Neil McIntosh lofts the ball of citizen journalism high into the air and hits it with a heavy bat. Not quite a six, but certainly a respectable four, although some of those runs are in the comments.
Jon Udell writes about how IBM are developing techniques to pour “through unstructured text looking for named entities (people, places, companies, or products, for example) and relationships among them”, thus allowing machine analysis of text without requiring people to tag their work with semantic markup.
Mmm, the semantic web sans metacrap. Delicious. I’ll take two.
Rumour has it that Technorati‘s about to get snapped up by ‘a large search engine company’. Last time I blogged a rumour like this, it turned out to be true, but I can’t winkle even a single bit of data (neither a 0 nor a 1) out of my contacts at Technorati. Pfft. Trust me to hang out with such honourable people.
The guys over at Last.fm have have finally merged the Last.fm music playlist sharing and internet radio site with their Audioscrobbler.com site, which served the plugin that you need to make Last.fm work (fyi: my page). I spoke to them about that before Christmas, but sadly didn’t get the chance to work with them. What’s really cool about the new redesign is that they’ve added tags to the mix, so you can forget about all that horrible music taxonomy stuff and just tag stuff however you like. Plus there seem to be a lot more in the way of charts now, for the statistically obsessed. Good work, guys.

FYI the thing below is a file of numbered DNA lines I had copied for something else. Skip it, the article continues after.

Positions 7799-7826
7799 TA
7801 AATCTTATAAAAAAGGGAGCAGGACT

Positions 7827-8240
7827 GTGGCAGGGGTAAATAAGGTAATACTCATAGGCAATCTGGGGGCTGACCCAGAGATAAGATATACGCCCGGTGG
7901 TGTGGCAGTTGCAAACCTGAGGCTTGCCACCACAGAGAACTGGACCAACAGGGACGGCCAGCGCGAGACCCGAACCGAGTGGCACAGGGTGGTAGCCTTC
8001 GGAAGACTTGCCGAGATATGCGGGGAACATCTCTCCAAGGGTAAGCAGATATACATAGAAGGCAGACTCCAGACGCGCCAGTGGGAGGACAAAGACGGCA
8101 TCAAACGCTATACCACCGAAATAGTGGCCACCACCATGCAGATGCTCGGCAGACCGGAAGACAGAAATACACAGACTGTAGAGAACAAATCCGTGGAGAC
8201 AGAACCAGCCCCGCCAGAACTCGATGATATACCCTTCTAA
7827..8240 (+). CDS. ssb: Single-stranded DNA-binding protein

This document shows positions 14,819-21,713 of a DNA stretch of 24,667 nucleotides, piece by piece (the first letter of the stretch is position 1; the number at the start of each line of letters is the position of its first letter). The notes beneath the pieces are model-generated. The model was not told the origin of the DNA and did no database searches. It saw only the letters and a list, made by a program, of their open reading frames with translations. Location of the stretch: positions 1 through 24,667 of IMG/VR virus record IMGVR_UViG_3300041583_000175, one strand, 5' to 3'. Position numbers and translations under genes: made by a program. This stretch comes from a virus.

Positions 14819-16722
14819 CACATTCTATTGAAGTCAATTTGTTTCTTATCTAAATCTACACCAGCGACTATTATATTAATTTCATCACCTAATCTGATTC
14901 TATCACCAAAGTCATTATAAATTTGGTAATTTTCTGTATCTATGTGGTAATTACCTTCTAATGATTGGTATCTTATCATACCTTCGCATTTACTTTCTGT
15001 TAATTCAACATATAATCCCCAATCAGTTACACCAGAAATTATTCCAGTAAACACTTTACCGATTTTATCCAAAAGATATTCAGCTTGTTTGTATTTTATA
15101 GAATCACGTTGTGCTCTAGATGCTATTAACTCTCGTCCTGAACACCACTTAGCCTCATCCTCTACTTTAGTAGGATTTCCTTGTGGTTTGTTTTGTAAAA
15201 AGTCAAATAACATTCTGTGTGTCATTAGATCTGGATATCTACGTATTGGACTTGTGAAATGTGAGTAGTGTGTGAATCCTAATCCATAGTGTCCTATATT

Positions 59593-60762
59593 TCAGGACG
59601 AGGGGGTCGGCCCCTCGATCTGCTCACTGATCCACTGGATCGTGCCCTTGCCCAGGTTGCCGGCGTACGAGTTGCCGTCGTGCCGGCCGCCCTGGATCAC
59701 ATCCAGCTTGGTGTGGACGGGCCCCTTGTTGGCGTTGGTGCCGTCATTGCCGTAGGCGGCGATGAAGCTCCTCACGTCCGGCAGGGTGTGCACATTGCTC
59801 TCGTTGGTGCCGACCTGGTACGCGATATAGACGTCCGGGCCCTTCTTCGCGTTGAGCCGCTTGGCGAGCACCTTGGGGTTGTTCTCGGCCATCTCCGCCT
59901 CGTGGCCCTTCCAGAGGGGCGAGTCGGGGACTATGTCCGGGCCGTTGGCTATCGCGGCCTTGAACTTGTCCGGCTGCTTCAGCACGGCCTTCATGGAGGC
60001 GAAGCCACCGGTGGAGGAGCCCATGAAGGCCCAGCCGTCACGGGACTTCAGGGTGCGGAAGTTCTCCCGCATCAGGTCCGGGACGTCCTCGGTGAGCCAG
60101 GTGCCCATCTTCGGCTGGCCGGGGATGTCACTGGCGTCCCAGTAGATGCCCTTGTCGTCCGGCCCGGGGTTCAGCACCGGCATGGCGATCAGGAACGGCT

danah boyd blogs about the patterns she observes in bloggers’ linking behaviours, some of which are very interesting. A few of her comments, though, leave a little to be desired in terms of comprehension of existing technologies which address some of her problems with links – something Joe Clark ably discusses.
Is there a Moore’s Law of the Blogosphere?
The reason for asking that question is the announcement this week by blog tracker Technorati […], in its annual State of the Blogosphere report that the number of blogs in the world has jumped from 7.5 million in March to 14.2 million today.
In other words, in appears the blogosphere is doubling in size every five months. Or even more staggering — a new blog is being created out there somewhere every second.
Whenever you hear the word “doubling” related to anything high tech, the first thing that comes to mind is the Law of Laws in the digital world: Moore’s Law of Semiconductors.
If Moore’s Law holds true for blogs, in three years we’ll have 2,000 million blogs. And I bet people will still be talking about ‘bloggers’ as if we are al the same.
Email is for old farts, apparently. How very apposite.